UAE Plans to Boost Output by 30% Through Development in Enhanced Oil Recovery (EOR)
The volatility of the oil market has occupied much space in the financial pages during the past year or so, and seasoned market analysts have struggled to predict upcoming price patterns and reach a consensus on how the fluctuations can best be contained. The constant through all of this has been the OPEC stance of protecting its own market share by continuing with high production levels and tolerating low prices until circumstances stabilise. Despite alarming economic conditions in those OPEC countries which depend for their wealth on oil, they have largely maintained this strategy, and several, including the United Arab Emirates (UAE), have announced their intention to channel significant resources into expanding production and developing enhanced techniques for oil extraction.
What Is the Backdrop to This Development?
OPEC, informed principally by Saudi Arabia, the organisation’s biggest producer, has opted during the price crisis to maintain high levels of production despite the view held in many quarters that overproduction is the underlying problem with the oil markets. Within OPEC, however, there are signs of emerging discontent with the Saudi approach. For example, Iran recently announced that it felt the focus should properly be on cutting production and increasing prices. There is certainly no sign that Saudi Arabia intends to soften its position, and it has recently reduced oil prices for Asian markets in an attempt to stimulate sales and ignite the sluggish Chinese economy. Saudi’s Oil Minister, Ali Al-Naimi, has stated that his country intends to invest huge resources into oil production, oil technology and renewables, arguing that this was motivated more by a concern for future production than by current events. “We need to do the right thing,” he concluded. The UAE has now stated its intention of investing in Enhanced Oil Recovery (EOR) technologies.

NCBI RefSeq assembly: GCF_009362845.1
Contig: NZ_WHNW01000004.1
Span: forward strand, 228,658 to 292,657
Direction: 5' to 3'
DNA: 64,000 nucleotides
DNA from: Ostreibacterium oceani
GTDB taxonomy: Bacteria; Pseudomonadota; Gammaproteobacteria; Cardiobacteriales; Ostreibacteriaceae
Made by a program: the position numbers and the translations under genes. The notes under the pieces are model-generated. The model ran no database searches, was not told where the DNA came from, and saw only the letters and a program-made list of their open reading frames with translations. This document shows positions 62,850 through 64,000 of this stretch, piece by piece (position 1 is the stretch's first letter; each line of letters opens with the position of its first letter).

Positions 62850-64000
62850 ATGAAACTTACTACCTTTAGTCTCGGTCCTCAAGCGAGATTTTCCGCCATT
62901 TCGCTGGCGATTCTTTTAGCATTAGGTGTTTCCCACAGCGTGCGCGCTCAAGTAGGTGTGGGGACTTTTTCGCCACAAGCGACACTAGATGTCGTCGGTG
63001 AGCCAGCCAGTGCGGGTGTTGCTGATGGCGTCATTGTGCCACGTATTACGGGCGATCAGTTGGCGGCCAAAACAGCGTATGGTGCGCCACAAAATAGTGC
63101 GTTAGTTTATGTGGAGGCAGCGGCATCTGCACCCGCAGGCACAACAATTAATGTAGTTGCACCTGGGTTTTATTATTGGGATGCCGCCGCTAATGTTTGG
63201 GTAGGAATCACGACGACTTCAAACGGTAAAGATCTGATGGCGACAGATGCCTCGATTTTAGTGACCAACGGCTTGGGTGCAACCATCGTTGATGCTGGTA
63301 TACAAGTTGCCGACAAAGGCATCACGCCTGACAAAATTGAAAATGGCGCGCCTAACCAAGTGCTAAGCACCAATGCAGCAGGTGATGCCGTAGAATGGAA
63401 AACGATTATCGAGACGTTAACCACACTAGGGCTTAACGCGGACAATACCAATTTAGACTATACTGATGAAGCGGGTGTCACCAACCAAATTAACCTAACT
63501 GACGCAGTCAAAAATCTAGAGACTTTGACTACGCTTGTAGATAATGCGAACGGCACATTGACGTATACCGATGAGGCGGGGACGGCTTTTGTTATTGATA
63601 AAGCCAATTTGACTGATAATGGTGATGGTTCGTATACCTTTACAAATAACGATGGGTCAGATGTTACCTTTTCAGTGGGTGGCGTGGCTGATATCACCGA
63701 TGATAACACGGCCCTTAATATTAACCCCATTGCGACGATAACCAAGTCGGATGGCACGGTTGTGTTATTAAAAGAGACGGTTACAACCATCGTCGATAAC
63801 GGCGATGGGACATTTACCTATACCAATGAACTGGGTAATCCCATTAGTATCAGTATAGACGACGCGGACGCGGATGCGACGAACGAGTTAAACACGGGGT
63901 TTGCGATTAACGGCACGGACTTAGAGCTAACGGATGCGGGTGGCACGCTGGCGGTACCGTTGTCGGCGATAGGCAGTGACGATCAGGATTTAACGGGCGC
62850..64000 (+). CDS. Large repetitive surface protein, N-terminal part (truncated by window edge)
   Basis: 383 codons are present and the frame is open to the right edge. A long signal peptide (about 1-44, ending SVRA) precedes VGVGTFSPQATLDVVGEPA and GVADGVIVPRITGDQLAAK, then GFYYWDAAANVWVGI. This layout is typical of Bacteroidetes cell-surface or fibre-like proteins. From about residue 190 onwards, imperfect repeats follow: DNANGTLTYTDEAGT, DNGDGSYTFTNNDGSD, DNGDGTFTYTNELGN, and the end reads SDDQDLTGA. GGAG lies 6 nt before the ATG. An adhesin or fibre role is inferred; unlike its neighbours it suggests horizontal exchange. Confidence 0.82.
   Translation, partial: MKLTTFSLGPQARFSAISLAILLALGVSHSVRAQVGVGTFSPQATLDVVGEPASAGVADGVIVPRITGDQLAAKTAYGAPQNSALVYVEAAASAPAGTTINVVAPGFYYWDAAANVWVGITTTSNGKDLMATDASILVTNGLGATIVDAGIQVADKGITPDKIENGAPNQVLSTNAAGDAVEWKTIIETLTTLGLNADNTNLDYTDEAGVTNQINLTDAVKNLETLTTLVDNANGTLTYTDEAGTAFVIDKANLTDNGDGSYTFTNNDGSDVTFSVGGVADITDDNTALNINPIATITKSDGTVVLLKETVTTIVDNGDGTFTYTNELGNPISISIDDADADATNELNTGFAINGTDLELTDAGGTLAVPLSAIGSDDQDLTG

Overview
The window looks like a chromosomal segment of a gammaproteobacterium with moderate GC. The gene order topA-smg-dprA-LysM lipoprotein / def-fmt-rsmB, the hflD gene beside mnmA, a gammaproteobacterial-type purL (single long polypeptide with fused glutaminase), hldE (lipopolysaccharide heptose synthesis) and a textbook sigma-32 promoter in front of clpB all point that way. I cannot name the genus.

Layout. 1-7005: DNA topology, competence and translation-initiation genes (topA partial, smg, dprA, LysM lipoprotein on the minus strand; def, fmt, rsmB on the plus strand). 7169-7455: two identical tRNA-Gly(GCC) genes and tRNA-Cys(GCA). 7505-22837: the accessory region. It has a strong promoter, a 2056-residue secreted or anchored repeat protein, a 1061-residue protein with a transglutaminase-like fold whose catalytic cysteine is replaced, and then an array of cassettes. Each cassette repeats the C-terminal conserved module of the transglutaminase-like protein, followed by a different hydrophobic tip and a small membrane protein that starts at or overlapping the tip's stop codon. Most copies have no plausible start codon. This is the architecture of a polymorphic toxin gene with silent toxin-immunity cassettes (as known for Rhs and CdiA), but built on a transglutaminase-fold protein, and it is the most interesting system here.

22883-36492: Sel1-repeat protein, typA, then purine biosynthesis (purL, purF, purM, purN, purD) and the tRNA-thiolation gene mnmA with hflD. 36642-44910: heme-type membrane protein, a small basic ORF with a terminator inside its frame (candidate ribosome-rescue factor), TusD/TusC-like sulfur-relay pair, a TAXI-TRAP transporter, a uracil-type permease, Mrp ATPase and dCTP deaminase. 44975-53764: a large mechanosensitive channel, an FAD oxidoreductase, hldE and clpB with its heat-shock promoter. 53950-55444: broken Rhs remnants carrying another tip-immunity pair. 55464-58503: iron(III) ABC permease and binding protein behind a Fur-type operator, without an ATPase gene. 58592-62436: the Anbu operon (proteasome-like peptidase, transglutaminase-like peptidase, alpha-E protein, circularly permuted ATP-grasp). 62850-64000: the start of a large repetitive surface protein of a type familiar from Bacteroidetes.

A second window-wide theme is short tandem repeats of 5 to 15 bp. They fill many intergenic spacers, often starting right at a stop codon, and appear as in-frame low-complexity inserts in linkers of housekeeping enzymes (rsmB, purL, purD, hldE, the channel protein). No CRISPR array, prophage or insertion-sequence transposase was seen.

What Are the Key Features of the UAE Proposals?
The government of the UAE plans to expand production 30% by 2020 using EOR techniques. It was the world’s sixth-largest oil producer in 2014 and the second-largest producer of petroleum within OPEC. There are unlikely to be new discoveries of oil in the UAE, however, and it must depend on EOR techniques in mature oil fields to maintain and even increase production.
As an example, the Upper Zakum oilfield has been identified as a key target for development, and the ambition is to expand production to 750,000 barrels per day by 2016. Production from the Lower Zakum field is also projected to increase to 425,000 barrels per day.
Similarly, despite producing 1.9 trillion cubic feet of natural gas in 2013, it remains a net importer because much of its gas production has been used in oil fields as part of EOR techniques. Likewise, the country’s growing electricity grid relies on electricity from natural-gas-fired facilities. To help accommodate domestic demand for natural gas, the UAE has increased imports from Qatar and plans to increase production. Its natural gas, though, has a high sulphur content, making development of its reserves problematic and expensive, but advanced technologies have recently made the UAE’s reserves a viable alternative to imports, and it has undertaken numerous projects which will increase the country’s production in coming years.
The UAE has also reiterated its intention to expand non-oil energy assets in an attempt to reduce its dependence on natural gas.